The demand for medical insurance billers (MIBs) continues to grow and many individuals are eager to launch a career in the field.
The popularity of medical billing has given rise to a multitude of unfounded claims by scam artists who insist it’s a career path with minimal work and quick rewards. In this informative article, Nitin Chhoda explores the claim cycle and the MIB’s responsibilities.
The claim cycle begins the moment a patient makes an appointment with a provider and doesn’t end until the full amount has been deposited in the practitioner’s bank account.
Medical histories, questionnaires and other forms impart necessary data about the patient’s past and current ailments, complaints, procedures and treatments.
A release of information is required so MIBs can file a claim and obtain payment from the patient’s healthcare insurance carrier. During the claim cycle, a release is critical, as MIBs can’t share the needed information with an insurance company without the patient’s permission.
Essential paperwork also includes a copy of the patient’s photo identification and their insurance card. Health insurance fraud is a very real crime for which MIBs must be wary. The insurance card contains information on who is eligible for services, along with exclusions, restrictions, limitations and prerequisites that must be met for payments to be dispersed.
Patients may also have coverage under multiple policies. Each insurance plan will have established deductibles and co-pays that constitute the patient’s portion of the final bill. Make sure that these are all reviewed during the claim cycle process. Always attempt to collect these fees before the patient sees the provider, or have the patient make alternative arrangements for paying.
All of the data must be entered into the MIBs billing software program or electronic medical records (EMRs) system where it can be accessed and retrieved for transmitting, tracking and monitoring reimbursement claims. Care must always be exercised in the claim cycle process to ensure the information is entered correctly to avoid delays and denials.
EMR technology is especially helpful, as it can identify users of potential claim problems.
A patient encounter form must be created and the appropriate ICD and CPT codes entered to substantiate the provider’s diagnosis and subsequent treatment. Any referrals, diagnostic tests and pre-authorizations must be documented, along with follow up visits if needed. The claim cycle process contains a full accounting of medical fees which must be entered and a claim form is always created that will be transmitted electronically to a clearinghouse.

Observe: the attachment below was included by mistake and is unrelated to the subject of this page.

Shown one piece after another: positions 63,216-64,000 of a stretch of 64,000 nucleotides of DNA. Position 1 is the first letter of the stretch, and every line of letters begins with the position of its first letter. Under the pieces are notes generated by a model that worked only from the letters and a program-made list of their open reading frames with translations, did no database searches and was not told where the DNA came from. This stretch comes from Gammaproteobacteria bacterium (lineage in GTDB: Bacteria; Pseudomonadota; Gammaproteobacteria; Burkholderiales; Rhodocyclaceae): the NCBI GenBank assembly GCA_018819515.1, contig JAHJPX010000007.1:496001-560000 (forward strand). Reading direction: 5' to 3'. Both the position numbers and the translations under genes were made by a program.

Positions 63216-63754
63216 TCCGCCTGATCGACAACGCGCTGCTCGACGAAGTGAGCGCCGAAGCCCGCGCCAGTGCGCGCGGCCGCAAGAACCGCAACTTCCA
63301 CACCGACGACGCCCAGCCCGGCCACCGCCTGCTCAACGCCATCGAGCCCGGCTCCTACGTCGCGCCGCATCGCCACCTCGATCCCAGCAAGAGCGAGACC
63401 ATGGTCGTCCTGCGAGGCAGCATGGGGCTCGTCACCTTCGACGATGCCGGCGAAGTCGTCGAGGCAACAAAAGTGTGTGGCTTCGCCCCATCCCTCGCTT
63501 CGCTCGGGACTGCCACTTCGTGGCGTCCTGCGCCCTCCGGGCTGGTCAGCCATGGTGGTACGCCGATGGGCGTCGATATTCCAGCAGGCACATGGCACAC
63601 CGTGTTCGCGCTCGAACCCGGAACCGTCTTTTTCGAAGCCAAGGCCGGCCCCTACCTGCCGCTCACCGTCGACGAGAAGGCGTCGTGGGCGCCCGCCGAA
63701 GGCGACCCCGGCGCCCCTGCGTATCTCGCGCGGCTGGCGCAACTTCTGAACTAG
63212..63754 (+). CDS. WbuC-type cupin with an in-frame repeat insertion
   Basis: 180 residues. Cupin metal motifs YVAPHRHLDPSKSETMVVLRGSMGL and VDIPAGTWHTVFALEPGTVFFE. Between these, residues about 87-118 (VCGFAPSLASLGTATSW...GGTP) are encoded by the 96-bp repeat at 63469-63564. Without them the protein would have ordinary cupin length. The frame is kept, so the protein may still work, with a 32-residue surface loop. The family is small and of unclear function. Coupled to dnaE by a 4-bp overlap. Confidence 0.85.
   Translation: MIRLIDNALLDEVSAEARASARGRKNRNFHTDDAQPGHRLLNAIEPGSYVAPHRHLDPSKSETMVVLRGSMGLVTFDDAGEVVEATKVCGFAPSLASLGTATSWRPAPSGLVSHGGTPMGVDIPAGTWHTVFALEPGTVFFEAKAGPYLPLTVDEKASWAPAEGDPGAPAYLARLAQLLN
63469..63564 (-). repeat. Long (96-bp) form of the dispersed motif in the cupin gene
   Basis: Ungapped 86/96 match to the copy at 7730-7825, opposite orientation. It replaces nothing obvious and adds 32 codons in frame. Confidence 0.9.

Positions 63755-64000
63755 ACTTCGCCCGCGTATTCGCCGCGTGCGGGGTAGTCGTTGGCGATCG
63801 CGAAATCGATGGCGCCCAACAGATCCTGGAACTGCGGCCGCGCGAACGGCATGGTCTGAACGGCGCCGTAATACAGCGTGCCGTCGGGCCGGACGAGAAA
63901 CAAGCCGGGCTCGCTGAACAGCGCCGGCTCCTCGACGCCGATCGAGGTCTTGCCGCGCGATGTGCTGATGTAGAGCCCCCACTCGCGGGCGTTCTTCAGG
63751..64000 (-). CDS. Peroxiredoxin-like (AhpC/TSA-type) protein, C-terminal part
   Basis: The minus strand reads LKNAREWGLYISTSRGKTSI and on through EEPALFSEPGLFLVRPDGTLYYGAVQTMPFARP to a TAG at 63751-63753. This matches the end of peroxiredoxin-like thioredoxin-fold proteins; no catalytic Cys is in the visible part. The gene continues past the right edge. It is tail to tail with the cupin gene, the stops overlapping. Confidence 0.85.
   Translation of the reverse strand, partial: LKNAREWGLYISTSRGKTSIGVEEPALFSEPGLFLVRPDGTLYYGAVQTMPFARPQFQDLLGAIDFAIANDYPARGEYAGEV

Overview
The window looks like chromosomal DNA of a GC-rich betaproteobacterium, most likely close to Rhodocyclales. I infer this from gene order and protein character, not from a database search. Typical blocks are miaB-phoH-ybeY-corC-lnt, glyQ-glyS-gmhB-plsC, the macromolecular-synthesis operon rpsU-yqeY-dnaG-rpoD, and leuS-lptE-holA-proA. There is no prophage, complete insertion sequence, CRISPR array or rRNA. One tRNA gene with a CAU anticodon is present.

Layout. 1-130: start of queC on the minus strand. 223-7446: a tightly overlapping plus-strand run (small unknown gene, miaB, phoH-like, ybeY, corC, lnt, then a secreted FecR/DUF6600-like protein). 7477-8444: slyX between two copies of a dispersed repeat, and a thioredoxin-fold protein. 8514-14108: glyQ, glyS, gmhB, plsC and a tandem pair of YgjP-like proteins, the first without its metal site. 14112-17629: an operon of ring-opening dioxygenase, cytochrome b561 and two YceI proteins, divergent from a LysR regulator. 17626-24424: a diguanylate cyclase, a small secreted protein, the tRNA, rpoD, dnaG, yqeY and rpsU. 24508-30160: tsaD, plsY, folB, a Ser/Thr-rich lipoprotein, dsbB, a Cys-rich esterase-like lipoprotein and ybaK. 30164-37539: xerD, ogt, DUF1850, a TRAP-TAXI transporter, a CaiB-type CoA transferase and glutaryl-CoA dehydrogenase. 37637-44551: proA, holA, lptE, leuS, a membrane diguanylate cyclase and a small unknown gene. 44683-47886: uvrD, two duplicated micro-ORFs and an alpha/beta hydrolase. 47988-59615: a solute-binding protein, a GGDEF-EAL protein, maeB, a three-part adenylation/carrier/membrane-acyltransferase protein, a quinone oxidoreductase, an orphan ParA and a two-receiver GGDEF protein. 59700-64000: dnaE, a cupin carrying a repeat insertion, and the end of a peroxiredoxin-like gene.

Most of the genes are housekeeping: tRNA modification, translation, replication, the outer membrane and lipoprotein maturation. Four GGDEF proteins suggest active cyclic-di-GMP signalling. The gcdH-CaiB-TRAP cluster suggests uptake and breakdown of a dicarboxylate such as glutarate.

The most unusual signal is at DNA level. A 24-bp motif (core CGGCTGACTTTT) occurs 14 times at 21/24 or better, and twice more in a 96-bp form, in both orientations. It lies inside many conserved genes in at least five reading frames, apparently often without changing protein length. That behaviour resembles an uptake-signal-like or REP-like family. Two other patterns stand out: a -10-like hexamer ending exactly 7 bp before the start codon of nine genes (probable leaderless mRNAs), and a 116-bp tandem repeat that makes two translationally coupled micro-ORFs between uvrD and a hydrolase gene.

Claims and Follow Ups
Once the claim arrives at the clearinghouse, MIBs will receive electronic verification. Clean claims that are free of errors are forwarded to the payer for remittance. Those with problems will be denied and returned. Clearinghouses and insurance companies are experts at finding even the smallest reason to justify delaying payments. So the billers must not end the claim cycle when they submitted the claims but rather when every claim has been reviewed and accounted for.
Once the claim is approved, it’s the task of the MIB to track the payment, see it securely deposited at the clinician’s chosen banking institution and recorded in the patient’s account.
Overdue payments must be investigated and appealed when appropriate. Billers will need to contact patients about any outstanding balance, be prepared to send unpaid accounts to collections, or write it off as a loss at the provider’s discretion.
The insurance claim cycle is completed when each portion of the payment is collected from the insurance carrier and the patient.
With EMR technology, receiving remittance from commercial payers can take as little as 10 days, and 30 days for government operated plans. MIBs are a crucial element in the claim cycle process, working to ensure that the practices of their clients receive the funds to which they’re entitled.